Next up was Ben, one half of an act called Lovebite On A Crutch. His set also had a couple of covers in it, one was Purple Rain, a tribute to one of the many recently deceased mega-stars who are being remembered in gigs around the country. If 2016 has done anything, it’s reminded us of the lack of quality in current mainstream music. Ben is an acoustic singer-songer with a good voice, unfortunately, he knows it and I feel he’s copying the styles of established musicians with too much ease. I’d like to hear him step out of his comfort zone and do something, more challenging. How he does that is up to him, but it’s safe to say the world has enough singer-songers.

The poetically named, Hatecrimes were next on the bill and started their turn with some trippy Korg and guitar effects, creating a haunting atmosphere. This was built it up with a dash of looping, some soft vocals and a helping of fuzz, undulating in a way that caused the sound guy to earn his keep as the levels peaked and troughed. The lead guitarist and vocalist resembled a grunged-out Shaggy, from Scooby-doo fame, not the ‘Boombastic’ variety and the music he and his unassuming friend doled out was just what it said on the label “Gritty and truthfull, chilled yet noisy.” – quoting their website. The changes in tempo and volume and the sometimes rambling, sometimes solid lyrics created an engaging soundscape.


Alas, I missed St Leonard’s Horses. It’s the constant issue with midweek gigs, which some venues get round by putting the headliner on a bit earlier. In any case, I’d seen three good acts and that was enough to satisfy me.

Over the years, the venue which is now known as The Nest has had many guises, younger generations will remember it as Back To Mine, while older Bathonians may remember it as The Fez Club. I’m sure there are people who could tell me what it used to be before that, but needless to say its current incarnation is doing a good job for the local music scene. Its multi-staged areas and ability to create different moods from room to room, along with its increasingly impressive performance schedule of up-and-coming and established talents make it an integral part of Bath’s rich artistic scene.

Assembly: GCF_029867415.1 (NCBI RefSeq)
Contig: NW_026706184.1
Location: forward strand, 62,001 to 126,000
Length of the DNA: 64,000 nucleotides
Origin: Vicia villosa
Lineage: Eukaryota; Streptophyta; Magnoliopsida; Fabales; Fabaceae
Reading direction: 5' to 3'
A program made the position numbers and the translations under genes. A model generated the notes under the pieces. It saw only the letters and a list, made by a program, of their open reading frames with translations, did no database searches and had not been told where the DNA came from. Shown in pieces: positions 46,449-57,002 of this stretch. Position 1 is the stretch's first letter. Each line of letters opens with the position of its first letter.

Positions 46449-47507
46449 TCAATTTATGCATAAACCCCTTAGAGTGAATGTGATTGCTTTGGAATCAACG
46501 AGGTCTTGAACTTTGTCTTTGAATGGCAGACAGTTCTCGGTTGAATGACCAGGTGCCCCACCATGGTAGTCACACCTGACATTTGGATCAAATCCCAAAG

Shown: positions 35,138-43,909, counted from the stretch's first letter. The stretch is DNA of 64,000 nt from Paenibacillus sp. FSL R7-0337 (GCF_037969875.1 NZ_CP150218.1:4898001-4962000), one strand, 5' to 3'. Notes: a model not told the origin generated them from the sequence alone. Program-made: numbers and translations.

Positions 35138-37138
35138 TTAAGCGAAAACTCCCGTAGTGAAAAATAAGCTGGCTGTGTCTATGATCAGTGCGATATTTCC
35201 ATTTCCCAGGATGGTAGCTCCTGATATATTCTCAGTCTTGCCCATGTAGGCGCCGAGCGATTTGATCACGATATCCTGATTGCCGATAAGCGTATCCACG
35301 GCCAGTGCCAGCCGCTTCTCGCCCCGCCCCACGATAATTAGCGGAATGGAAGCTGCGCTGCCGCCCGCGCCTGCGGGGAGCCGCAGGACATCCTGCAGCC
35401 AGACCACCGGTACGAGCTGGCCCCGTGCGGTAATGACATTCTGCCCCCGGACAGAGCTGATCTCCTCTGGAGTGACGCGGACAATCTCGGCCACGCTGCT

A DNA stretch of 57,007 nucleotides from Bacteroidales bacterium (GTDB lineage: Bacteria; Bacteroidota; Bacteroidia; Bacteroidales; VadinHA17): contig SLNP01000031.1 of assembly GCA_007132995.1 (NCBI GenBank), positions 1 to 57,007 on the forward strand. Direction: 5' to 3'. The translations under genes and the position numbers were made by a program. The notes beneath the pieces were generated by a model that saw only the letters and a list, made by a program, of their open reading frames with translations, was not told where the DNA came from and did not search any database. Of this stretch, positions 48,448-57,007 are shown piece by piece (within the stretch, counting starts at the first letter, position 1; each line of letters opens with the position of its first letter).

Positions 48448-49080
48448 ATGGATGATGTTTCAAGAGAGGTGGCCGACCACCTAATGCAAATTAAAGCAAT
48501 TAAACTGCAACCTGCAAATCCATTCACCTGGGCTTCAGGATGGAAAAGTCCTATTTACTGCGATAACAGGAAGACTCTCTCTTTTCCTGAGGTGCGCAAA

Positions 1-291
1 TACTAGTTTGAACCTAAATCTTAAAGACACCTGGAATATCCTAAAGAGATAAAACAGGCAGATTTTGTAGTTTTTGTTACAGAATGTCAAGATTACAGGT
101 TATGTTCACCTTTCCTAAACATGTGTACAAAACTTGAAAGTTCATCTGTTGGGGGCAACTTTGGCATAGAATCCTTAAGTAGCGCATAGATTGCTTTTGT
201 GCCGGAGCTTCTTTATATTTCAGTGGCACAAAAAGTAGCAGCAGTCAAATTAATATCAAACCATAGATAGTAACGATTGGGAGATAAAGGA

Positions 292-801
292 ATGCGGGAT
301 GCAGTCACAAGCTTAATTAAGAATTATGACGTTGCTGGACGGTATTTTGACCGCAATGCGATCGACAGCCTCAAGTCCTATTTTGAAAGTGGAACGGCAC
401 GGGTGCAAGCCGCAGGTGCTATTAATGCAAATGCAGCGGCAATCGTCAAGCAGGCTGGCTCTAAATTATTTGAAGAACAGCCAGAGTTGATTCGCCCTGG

From what I’ve witnessed Squark could be a long-running success for the venue. Yes, there is a free open mic just down the road, but they aren’t showcasing the same level of talent, nor do you have to struggle to hear the musicians above the drinking set. The only way I could see it improving is if they did away with anything commercial sounding and developed the ‘underground’ vibe which the night definitely leans towards.

An initial £3 payment will see you through the door and will get you a badge, which entitles you to a £1 discount on subsequent visits, so £2 isn’t that much for a night of good music. I can see this becoming my weeknight treat.

Written by @LordSkitch

Upcoming gigs at The Nest

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Want a gig/venue reviewed? Let us know. Otherwise if you just want to vent your spleen about something (music related) or give praise for a band or venue, do it here or on our Twitter or Facebook pages.